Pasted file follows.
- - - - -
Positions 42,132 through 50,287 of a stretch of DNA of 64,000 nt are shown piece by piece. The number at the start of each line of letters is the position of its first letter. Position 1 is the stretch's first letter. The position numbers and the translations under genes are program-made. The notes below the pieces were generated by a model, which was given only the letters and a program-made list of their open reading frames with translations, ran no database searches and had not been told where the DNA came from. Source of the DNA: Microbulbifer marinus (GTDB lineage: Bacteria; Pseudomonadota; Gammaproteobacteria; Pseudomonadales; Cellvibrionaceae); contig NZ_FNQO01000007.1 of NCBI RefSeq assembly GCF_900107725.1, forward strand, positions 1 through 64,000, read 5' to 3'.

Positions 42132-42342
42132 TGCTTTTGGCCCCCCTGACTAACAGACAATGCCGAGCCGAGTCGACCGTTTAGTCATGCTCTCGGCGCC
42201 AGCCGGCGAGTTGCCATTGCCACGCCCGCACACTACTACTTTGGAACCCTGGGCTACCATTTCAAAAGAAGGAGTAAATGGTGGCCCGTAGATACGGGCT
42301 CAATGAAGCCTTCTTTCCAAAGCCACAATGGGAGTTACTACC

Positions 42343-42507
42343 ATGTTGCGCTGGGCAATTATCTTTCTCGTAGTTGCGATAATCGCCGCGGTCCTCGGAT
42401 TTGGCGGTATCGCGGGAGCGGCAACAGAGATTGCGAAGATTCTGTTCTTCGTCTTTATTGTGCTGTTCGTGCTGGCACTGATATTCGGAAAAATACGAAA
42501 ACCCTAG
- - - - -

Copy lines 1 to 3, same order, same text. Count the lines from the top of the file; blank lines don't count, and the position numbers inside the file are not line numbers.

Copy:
Positions 42,132 through 50,287 of a stretch of DNA of 64,000 nt are shown piece by piece. The number at the start of each line of letters is the position of its first letter. Position 1 is the stretch's first letter. The position numbers and the translations under genes are program-made. The notes below the pieces were generated by a model, which was given only the letters and a program-made list of their open reading frames with translations, ran no database searches and had not been told where the DNA came from. Source of the DNA: Microbulbifer marinus (GTDB lineage: Bacteria; Pseudomonadota; Gammaproteobacteria; Pseudomonadales; Cellvibrionaceae); contig NZ_FNQO01000007.1 of NCBI RefSeq assembly GCF_900107725.1, forward strand, positions 1 through 64,000, read 5' to 3'.

Positions 42132-42342
42132 TGCTTTTGGCCCCCCTGACTAACAGACAATGCCGAGCCGAGTCGACCGTTTAGTCATGCTCTCGGCGCC